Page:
Referring now to FIGS. 1 and 2 of the drawings, an offset handle 37 can be seen extending from one end of the control armature 24. A spring configuration 38 is connected to the other end of the control arm 24 outside of the housing 11. By moving the offset handle 37 the control armature 24 is rotated, swinging the attached valve flapper towards and away from the opening 12 in the housing 11. The spring configuration 38 urges the handle and the attached control armature constantly towards a closed position requiring the user to pull the handle upwardly towards parallel alignment with the housing in order to open the shutoff valve as seen in broken lines in FIG. 1 of the drawings.
In operation, the valve flapper is moved into the stream of air and sand supplied to the shutoff valve via the inlet line L shown in broken lines extending from the opening 13 in the housing 11. As the valve flapper is advanced the pressurized air and sand stream catches the power cup 32 which has a greater surface area than the valve seal 36 and forces the same towards the opening 12 in the housing. The valve seal 36 registers in sealing relation to the valve seat gasket 20 effectively shutting of the flow of air and sand before the nozzle 19. To open the shutoff valve the operator moves the handle 37 from closed position B in an arcuate fashion to an open position shown in broken lines at position A.
It will be evident from the above description that as the power cup impinges the sand and air stream flow that the differential size configuration of the power cup forces the valve flapper and moves the same with its attached half arcuate valve seal 36 into sealing relation in the aperture while reducing potential abrasion wear on the valve seal 36.
|Cited Patent||Filing date||Publication date||Applicant||Title|
|US2247773 *||Feb 15, 1939||Jul 1, 1941||Stephen M Dunn||Valve|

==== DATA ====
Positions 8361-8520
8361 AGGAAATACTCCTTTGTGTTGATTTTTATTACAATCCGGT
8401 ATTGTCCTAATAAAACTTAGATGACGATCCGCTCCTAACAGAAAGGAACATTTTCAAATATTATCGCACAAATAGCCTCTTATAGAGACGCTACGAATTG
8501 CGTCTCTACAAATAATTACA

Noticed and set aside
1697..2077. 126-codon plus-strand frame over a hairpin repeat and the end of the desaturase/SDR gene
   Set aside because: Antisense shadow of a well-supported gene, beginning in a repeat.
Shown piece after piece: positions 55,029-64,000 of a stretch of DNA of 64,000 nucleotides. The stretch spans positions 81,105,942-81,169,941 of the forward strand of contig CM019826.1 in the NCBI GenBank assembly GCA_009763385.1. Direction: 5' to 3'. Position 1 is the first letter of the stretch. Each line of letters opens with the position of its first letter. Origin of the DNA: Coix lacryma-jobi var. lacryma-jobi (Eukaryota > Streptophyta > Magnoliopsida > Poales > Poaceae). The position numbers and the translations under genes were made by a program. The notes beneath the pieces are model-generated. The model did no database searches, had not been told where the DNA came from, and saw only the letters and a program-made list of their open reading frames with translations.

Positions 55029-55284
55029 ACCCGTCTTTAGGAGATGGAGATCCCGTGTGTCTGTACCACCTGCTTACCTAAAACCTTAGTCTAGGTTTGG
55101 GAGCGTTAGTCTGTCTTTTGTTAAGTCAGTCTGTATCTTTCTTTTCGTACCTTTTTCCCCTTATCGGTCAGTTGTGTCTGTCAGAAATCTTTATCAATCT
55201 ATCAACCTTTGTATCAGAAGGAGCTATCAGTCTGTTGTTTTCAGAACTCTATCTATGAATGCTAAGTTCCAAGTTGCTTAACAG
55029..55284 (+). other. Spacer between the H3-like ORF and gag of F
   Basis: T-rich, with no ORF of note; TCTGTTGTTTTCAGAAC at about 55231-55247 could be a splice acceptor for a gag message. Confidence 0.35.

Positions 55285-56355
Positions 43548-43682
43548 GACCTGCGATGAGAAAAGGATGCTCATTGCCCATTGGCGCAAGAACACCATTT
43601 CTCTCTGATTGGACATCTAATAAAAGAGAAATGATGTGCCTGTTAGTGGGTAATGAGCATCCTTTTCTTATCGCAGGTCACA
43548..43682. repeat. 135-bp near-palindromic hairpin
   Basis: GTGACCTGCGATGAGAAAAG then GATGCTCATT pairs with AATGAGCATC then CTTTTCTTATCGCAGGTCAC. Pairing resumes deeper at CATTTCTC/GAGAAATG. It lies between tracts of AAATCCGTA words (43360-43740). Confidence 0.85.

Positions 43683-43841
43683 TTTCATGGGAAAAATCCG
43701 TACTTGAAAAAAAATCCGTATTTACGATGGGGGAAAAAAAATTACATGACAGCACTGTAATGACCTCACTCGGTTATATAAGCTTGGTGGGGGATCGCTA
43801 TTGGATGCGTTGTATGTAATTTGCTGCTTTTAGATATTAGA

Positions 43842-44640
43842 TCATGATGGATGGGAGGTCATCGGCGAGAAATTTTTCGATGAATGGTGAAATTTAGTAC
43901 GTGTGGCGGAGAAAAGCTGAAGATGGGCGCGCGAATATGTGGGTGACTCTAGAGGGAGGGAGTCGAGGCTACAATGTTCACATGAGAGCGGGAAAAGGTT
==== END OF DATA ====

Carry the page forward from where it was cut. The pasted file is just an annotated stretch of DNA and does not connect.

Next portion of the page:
|US2989283 *||May 23, 1952||Jun 20, 1961||Klingler Karl A||Self-sealing valves|
|Citing Patent||Filing date||Publication date||Applicant||Title|
|US5156374 *||Nov 29, 1990||Oct 20, 1992||Fort Vale Engineering Limited||Valve assembly|
|US7575220 *||Jun 14, 2004||Aug 18, 2009||Applied Materials, Inc.||Curved slit valve door|
|US7845618||Jun 24, 2007||Dec 7, 2010||Applied Materials, Inc.||Valve door with ball coupling|
|US8689825||Oct 17, 2007||Apr 8, 2014||Oxycheck Pty Ltd||Flow control valve|
|US9283656 *||Mar 30, 2012||Mar 15, 2016||Omax Corporation||Systems and methods for fluidizing an abrasive material|
|US20050274923 *||Jun 14, 2004||Dec 15, 2005||Applied Materials, Inc.||Curved slit valve door|
|US20070257223 *||May 8, 2006||Nov 8, 2007||Van De Moosdijk Frank||Valve assembly|
|US20100051118 *||Oct 17, 2007||Mar 4, 2010||Oxycheck Pty Ltd.||Flow Control Valve, Typically a Check Valve for Cryogenic, Oxygen and High Pressure Air Valves|
|US20120252325 *||Mar 30, 2012||Oct 4, 2012||Omax Corporation||Systems and methods for fluidizing an abrasive material|
|EP2087263A4 *||Oct 17, 2007||Mar 4, 2015||Oxycheck Pty Ltd||A flow control valve, typically a check valve for cryogenic, oxygen and high pressure air valves|
|WO2008046150A1 *||Oct 17, 2007||Apr 24, 2008||Oxycheck Pty Ltd||A flow control valve, typically a check valve for cryogenic, oxygen and high pressure air valves|
|U.S. Classification||451/101, 451/90, 137/527, 251/303|
|International Classification||F16K15/03, B24C5/02|
|Cooperative Classification||F16K15/03, B24C5/02, Y10T137/7898|
|European Classification||F16K15/03, B24C5/02|
|Mar 30, 1987||AS||Assignment|
Owner name: TRUMAN S INC., 7075 STATE ROUTE 14 BY-PASS, CANFIE
Free format text: ASSIGNMENT OF ASSIGNORS INTEREST.;ASSIGNOR:ZWICKER, FRED;REEL/FRAME:004686/0389
Effective date: 19861231
Owner name: TRUMAN S INC.,OHIO
Free format text: ASSIGNMENT OF ASSIGNORS INTEREST;ASSIGNOR:ZWICKER, FRED;REEL/FRAME:004686/0389
Effective date: 19861231
|Jan 25, 1991||FPAY||Fee payment|
Year of fee payment: 4
|Jan 26, 1995||FPAY||Fee payment|
Year of fee payment: 8
|May 4, 1999||REMI||Maintenance fee reminder mailed|
|Oct 10, 1999||LAPS||Lapse for failure to pay maintenance fees|
|Dec 21, 1999||FP||Expired due to failure to pay maintenance fee|
Effective date: 19991013